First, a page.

Spin It To Win It

"You've got to “Spin it to Win it.” …Lance Armstrong was the cyclist who started the trend of the higher cadence when he won the Tour de France. Well at least he brought it to the attention of the casual rider and spectator. As a result, cyclists today are spinning a high cadence, 90 to 100 revolutions per minute, whether riding on the flats or going up a climb. The higher revolutions keep your legs feeling fresher because a lighter resistance can be pushed. But it adds up to multiple repetitions of flexing and extending your knee, from 8,000 on a weekend spin to over 30,000 in a stage of a professional bike race.

Cycling in general, is much less stressful to the knees than many other activities as there is significantly less impact involved--in fact many professional cyclist have started cycling after a career as competitive runner or skier. However, knee injuries can occur, though they usually can be addressed with simple changes in technique, fit or equipment.

Often times the first nice day of the year signals it's time to dust off the bike and hit road. Unfortunately going from no riding all winter, to fast laps around Reeds Lake may cause some aches and pains. Ensure the first few rides of the year are taken slower and pay attention to not push too hard of a gear. In fact every ride should start with a short period of lower intensity riding to get the legs “warmed up.” Start your ride at a slower pace and ease into a higher speed. Stretching after warming up and after the end of the ride is always a great idea. A few minutes of standing hamstring, quadriceps and calf stretches will keep your legs feeling better.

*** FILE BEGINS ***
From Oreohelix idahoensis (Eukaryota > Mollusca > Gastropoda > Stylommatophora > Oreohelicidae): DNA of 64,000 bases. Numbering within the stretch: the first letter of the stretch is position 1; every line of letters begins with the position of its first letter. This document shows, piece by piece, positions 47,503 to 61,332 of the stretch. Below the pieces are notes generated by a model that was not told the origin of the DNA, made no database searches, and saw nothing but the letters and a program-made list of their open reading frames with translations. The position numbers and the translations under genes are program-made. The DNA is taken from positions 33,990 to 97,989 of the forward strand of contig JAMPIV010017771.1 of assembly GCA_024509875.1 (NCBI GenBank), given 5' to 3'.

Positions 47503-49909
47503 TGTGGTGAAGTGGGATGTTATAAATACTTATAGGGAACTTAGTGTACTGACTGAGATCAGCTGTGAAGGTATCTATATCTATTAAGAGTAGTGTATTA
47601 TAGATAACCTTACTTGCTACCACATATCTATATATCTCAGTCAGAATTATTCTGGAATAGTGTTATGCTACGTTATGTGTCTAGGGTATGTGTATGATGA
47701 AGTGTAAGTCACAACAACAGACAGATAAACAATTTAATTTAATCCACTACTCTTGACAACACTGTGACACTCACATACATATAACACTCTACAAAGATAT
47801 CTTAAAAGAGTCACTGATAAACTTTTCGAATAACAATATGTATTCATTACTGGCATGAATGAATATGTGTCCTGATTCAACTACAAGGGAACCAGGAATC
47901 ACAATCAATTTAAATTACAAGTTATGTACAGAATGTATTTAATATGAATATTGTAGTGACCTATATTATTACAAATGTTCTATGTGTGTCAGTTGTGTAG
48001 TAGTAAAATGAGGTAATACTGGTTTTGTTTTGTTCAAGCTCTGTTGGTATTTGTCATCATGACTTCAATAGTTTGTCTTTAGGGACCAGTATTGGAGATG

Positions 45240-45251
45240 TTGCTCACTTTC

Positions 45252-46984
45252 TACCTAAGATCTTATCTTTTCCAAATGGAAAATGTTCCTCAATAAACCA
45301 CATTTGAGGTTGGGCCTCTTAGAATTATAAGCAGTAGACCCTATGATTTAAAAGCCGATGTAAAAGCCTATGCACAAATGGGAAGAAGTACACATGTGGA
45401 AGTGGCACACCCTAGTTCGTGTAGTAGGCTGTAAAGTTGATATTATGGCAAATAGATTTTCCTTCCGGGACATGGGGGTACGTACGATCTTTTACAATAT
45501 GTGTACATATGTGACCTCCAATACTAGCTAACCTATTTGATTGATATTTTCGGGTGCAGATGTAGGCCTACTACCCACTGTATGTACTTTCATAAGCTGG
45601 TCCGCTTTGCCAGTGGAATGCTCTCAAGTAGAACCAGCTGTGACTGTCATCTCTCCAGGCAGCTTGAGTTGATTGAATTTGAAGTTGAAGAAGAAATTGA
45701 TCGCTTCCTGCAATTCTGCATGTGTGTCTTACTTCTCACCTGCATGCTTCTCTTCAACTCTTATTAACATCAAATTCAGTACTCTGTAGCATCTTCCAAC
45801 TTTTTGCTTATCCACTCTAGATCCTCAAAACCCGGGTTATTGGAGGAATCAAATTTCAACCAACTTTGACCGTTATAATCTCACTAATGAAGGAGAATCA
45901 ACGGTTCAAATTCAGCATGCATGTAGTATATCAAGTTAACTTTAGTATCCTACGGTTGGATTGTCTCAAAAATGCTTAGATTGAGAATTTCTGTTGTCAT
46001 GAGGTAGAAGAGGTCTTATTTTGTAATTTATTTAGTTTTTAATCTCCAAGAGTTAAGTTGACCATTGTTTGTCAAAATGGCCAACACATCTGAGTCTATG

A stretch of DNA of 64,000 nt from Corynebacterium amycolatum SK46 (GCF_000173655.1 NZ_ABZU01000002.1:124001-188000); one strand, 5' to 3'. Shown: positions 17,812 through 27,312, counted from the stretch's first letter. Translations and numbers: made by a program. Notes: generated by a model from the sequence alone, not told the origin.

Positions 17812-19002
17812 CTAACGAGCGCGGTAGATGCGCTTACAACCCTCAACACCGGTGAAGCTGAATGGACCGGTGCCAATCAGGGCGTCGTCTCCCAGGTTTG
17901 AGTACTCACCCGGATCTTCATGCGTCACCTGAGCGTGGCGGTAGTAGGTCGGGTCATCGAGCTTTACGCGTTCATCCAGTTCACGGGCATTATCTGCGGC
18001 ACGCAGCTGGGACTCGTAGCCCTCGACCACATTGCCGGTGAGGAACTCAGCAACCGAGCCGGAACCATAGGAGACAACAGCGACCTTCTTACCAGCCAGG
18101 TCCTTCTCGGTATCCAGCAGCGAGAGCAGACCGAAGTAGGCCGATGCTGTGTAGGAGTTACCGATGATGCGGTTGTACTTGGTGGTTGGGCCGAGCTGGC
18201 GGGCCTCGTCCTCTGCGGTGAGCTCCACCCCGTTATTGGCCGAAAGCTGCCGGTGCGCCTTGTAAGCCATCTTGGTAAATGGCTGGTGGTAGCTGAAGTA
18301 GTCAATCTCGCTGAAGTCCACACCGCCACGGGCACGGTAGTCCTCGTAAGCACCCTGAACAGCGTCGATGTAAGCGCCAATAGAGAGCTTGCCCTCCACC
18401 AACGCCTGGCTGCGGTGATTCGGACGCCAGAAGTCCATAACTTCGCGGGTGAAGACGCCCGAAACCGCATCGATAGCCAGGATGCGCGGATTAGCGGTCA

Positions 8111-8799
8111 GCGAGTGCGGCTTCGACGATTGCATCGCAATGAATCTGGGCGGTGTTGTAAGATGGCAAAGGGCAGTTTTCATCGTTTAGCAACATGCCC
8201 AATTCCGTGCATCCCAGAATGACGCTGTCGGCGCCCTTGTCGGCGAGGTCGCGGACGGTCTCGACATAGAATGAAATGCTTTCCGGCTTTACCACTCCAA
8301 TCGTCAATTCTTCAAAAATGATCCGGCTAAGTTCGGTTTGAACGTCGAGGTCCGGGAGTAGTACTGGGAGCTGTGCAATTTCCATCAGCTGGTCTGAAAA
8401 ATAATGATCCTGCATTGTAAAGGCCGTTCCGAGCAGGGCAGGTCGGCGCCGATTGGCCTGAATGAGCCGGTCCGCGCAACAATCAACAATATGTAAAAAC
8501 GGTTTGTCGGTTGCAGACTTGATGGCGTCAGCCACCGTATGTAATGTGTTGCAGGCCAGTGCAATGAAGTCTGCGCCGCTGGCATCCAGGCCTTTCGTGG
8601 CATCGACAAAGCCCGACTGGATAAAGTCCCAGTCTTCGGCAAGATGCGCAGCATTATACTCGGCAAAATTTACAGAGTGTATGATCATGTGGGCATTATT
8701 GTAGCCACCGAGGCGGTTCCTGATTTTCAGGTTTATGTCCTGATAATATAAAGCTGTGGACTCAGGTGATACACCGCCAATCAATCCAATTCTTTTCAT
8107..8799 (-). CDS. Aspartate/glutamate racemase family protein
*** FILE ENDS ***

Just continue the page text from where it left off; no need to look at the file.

If you have been good about stretching and warming up, but still experience some discomfort during or after a ride it might be a good idea to seek professional help. A bike that is properly fitted to your dimensions can be crucial in alleviating persistent knee pain. A saddle set too high or too low, too far forward or aft can all cause pain. Pedals that do not allow a natural placement of the foot or keep the feet out too wide can also cause discomfort.  A bike that is too large might yield too great a reach or a crank length that places too much strain on the knee. Additionally a good bike shop should help you find what else you need to make the rest of your ride more enjoyable, from bike shorts and gloves for extra padding to the appropriate tires and tubes for the conditions you encounter.

In general, cycling should be a fun activity and a pain free way to spend some time exercising outdoors. Whether you want to go fast on the road, cruise on on a trail or just ride around the neighborhood to get ice cream, a few easy steps can ensure that this can be done pain free for years to come. For more information on Grand Rapids' trails and area maps click here.


Chris Boer is a Physical Therapist and sometimes competitive cyclist with the EPS cycling team. Sponsors include EPS Security, River Valley Orthopedics, Specialized Bikes, and Village Bike Shop.